Leon Max, Inc., a suburban company, designs and sells women’s apparel for which it has applied for federal research tax credits. The taxpayer, the member of Leon Max, Inc., carefully considered all of the evidence needed to maintain a research loan claim. However, the tax court was not convinced that the taxpayer qualified for the loans. TC memo. 2021-37 (March 29, 2021). The opinion begins with a comment that “[b]Starting with hand-drawn sketches and using knowledge that is common to people in their field, designers, modelers, and pattern makers take great care to turn the sketches into clothes that people want to buy. “The use of ‘common knowledge’ is not a basis for scientists and engineers to use their common knowledge – their expertise and training – to conduct research. Eligibility for credit does not require scientists and engineers to expand common knowledge. A Reference to “common knowledge” enlivens a dispute that was settled long ago and is best left unsaid. Treas. Reg. §1-41-4 (a) ((3) (ii).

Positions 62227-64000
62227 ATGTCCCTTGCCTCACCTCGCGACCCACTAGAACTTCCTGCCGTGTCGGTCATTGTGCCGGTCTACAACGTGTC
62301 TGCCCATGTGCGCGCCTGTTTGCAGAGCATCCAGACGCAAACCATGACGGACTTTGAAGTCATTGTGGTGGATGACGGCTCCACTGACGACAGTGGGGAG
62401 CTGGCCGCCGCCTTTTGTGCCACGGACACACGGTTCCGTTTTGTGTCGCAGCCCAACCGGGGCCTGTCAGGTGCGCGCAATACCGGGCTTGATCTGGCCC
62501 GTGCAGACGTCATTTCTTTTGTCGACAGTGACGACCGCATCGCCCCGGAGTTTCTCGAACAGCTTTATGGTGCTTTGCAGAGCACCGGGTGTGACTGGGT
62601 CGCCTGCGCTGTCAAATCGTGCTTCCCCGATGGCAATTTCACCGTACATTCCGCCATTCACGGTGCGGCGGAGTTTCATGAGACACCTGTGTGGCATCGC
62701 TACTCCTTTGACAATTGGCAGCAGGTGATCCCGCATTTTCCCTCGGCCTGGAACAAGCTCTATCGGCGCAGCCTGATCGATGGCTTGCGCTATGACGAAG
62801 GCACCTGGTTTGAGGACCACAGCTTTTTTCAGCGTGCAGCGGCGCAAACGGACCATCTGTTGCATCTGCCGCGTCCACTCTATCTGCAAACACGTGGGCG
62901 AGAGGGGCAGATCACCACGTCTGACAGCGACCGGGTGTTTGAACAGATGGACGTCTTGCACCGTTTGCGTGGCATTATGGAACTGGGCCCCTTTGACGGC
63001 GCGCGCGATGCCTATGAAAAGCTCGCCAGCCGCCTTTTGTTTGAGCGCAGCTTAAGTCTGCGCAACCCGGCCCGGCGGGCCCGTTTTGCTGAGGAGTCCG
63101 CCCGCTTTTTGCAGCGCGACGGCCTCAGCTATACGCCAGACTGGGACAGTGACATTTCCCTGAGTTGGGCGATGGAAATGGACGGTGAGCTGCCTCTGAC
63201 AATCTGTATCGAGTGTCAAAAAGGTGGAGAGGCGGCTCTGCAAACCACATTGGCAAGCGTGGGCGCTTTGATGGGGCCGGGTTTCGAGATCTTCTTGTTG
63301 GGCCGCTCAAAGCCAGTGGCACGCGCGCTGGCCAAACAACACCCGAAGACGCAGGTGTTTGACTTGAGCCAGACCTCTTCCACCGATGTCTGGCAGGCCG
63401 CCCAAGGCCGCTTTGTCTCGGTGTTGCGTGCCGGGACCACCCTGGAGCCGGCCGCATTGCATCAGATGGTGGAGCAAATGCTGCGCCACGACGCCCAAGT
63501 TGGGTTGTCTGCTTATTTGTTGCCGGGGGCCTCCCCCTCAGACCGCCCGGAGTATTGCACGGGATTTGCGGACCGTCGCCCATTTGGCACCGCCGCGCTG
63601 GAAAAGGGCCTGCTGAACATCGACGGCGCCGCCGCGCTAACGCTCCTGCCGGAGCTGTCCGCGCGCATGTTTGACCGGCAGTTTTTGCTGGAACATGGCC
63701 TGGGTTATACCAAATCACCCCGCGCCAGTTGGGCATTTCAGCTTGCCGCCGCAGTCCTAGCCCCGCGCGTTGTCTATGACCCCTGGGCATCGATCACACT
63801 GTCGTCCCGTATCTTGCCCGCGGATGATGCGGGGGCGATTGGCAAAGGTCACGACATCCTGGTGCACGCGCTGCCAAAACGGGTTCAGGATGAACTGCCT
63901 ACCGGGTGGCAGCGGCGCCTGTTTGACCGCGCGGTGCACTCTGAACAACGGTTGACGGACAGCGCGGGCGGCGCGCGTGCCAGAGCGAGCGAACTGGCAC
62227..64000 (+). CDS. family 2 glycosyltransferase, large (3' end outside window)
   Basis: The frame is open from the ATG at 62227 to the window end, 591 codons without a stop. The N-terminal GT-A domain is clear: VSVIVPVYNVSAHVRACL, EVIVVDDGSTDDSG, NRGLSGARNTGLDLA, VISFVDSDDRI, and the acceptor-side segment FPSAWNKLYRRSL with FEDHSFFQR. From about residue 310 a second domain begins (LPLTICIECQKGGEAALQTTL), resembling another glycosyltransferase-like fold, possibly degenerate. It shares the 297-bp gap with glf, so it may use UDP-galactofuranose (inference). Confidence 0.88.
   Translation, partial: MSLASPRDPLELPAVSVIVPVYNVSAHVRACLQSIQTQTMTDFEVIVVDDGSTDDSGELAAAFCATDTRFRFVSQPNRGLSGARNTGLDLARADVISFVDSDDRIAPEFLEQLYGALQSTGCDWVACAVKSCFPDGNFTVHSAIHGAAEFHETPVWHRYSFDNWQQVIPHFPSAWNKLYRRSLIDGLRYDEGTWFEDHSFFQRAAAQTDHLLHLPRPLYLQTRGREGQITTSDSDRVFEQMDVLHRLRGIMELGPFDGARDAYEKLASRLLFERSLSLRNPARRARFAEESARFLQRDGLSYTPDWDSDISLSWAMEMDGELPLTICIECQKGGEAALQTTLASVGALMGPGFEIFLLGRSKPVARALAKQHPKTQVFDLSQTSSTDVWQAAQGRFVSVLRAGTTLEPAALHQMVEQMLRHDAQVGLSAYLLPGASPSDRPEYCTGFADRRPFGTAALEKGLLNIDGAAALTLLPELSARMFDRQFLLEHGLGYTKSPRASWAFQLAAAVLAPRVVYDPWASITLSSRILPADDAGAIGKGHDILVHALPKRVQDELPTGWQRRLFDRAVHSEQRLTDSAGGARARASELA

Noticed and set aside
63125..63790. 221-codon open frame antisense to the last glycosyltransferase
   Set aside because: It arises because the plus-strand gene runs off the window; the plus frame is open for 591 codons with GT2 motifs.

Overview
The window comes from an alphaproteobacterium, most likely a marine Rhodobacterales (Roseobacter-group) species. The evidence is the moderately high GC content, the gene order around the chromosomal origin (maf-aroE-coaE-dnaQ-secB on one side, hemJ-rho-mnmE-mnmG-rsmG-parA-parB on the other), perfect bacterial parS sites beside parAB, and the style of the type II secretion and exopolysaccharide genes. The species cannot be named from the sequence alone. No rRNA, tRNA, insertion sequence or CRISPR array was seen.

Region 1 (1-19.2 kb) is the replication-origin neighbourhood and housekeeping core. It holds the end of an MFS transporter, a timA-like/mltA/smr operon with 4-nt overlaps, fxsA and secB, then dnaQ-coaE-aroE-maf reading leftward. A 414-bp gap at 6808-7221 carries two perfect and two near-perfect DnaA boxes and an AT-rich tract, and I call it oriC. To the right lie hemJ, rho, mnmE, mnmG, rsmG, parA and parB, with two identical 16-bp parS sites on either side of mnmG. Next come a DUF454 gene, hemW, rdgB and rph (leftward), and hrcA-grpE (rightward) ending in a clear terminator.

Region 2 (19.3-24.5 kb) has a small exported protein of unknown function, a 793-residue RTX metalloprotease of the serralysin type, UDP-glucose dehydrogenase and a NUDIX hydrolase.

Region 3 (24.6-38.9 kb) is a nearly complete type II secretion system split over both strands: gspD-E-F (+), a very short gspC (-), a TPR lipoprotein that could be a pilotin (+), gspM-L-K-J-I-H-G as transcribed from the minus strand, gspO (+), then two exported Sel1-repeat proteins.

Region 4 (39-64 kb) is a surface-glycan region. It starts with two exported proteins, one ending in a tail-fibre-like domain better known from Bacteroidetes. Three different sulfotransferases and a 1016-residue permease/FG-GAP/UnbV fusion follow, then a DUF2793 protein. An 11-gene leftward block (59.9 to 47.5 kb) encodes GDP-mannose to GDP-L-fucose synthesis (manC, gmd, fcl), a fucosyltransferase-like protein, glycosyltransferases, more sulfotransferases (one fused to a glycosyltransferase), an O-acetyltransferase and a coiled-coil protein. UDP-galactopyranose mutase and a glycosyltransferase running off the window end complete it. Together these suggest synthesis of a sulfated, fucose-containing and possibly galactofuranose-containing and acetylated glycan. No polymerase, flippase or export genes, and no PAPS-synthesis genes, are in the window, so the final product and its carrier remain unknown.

The court continued, “Designers, modelers, and pattern-makers often knew what threads were working with the fabric, but they tested thread thickness, needle size, and sewing machine adjustments through trial and error for garments with visible seams.” The sentence appears to disaggregate the design uncertainty by stating that the thread category to use was known, but not the thickness of the thread to be used. Construction uncertainty doesn’t work that way. The question is whether the information available to the taxpayer does not establish the ability or method to develop or improve the product or the appropriate design of the product. Sweetheart. Reg. §1.174-2 ((a) (1). If the thread thickness was unknown, the taxpayer was unsure.